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[18:09:29] nickjj: and another option would be to use websockets and push a notification out when sidekiq finishes, could give you an excuse to use action cable too
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[19:03:55] patarr: I'm looking at some controller code and I see there is a method that has where(...) and I'm wondering - what is this? How on earth does this work? More importantly, what active record object is this operating one?
[19:04:01] patarr: Can anyone shed any light on this for me?
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[19:06:15] patarr: Oh it's in a model file
[19:06:18] patarr: This changes things :)
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[19:12:28] SteenJobs_: patarr: https://apidock.com/rails/ActiveRecord/QueryMethods/where
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[19:25:30] charlielor: what’s the best to sort an array in ruby on rails?
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[19:27:04] SteenJobs_: mmmmmm what does best mean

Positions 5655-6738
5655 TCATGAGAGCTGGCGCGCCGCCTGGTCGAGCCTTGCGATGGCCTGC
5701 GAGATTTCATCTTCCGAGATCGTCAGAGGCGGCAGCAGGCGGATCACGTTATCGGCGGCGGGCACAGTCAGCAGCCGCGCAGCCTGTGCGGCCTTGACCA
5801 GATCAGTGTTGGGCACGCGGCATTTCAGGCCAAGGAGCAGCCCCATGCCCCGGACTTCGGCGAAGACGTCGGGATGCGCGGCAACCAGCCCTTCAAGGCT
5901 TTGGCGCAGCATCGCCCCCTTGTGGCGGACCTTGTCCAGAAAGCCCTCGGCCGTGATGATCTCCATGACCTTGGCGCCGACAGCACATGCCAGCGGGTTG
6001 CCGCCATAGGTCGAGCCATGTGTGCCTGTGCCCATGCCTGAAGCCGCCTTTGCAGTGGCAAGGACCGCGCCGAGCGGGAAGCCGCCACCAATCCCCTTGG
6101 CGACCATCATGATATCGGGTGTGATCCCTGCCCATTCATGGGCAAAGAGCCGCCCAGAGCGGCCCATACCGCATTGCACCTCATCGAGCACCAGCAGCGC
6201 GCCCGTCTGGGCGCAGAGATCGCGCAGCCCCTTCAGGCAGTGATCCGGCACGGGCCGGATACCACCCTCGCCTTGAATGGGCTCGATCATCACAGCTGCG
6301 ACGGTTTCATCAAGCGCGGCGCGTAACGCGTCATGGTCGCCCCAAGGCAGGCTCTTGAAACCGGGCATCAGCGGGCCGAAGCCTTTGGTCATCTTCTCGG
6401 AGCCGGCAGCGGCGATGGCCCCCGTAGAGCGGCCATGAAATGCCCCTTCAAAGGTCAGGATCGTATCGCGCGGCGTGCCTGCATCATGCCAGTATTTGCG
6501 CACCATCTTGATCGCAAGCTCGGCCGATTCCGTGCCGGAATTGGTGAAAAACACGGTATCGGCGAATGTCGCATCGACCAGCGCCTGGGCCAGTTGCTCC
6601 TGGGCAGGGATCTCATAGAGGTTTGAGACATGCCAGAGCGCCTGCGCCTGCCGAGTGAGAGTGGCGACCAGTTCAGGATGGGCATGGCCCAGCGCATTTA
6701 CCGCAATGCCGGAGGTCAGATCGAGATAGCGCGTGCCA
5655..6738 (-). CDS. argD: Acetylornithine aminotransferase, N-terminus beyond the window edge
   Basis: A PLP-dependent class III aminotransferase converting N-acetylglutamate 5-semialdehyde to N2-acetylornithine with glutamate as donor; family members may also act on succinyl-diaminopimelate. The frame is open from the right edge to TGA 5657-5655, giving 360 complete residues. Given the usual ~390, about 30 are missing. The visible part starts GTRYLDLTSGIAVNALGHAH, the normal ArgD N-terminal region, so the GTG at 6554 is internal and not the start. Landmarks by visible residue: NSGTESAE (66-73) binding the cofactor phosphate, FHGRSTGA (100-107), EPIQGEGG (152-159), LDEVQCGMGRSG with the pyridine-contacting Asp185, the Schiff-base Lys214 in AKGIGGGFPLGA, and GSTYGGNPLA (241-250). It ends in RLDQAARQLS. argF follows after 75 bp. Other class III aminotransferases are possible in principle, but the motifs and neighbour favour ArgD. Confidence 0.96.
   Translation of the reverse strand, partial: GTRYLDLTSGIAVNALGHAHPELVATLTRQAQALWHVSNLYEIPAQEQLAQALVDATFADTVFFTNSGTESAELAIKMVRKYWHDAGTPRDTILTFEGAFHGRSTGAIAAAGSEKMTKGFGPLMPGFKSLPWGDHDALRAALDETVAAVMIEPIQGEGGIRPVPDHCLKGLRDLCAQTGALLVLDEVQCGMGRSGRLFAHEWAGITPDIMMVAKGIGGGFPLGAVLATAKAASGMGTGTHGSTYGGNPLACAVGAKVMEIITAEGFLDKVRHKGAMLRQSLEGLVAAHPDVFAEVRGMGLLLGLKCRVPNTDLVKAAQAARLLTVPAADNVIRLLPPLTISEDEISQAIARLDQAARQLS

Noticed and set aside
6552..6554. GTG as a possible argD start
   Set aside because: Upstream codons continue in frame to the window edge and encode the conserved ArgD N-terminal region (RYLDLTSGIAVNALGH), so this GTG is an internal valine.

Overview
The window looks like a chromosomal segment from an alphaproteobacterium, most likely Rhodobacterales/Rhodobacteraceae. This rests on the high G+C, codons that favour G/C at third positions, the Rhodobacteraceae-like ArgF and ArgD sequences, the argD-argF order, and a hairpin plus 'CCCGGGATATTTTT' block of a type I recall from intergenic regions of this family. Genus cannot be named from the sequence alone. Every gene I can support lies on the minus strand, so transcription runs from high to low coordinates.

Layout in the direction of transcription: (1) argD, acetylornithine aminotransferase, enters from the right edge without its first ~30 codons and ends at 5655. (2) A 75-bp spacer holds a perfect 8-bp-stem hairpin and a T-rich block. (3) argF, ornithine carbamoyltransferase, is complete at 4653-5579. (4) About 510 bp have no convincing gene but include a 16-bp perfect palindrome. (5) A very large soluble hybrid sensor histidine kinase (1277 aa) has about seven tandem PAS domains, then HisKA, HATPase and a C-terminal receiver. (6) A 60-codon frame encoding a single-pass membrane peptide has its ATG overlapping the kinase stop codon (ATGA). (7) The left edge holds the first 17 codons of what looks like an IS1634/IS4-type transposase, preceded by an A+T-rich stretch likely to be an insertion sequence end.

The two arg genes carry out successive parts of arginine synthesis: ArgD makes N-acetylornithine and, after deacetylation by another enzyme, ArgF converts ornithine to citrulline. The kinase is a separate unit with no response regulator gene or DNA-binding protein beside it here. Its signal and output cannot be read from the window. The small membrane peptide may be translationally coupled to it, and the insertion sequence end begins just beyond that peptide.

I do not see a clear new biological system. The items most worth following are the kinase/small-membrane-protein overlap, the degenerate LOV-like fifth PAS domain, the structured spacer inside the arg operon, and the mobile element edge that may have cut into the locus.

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[19:27:32] SteenJobs_: also by rails do you mean ruby
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[19:28:10] SteenJobs_: also sounds like a supppper googleable question
[19:28:12] charlielor: this is a ruby on rails app and I’m looking for a way to sort an array
[19:28:24] SteenJobs_: ya, Array is a ruby class
[19:28:56] charlielor: I’m not sure if I should sort the array first before picking out the items I needed or sort all the items I needed after it’s been selected from the array
[19:28:59] noob_on_rails: i have a form in which i fill the fields for a model creation , i want to get some api info from the first field (based on the content of it) and if there's any info , i'd like to populate the rest
[19:29:48] noob_on_rails: how can i call the custom action with the api call and send it the thextbox params
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[19:36:10] charlielor: I wonder if I can just do this: results << r
[19:36:11] charlielor: results.sort_by{|e| e[:time_ago]}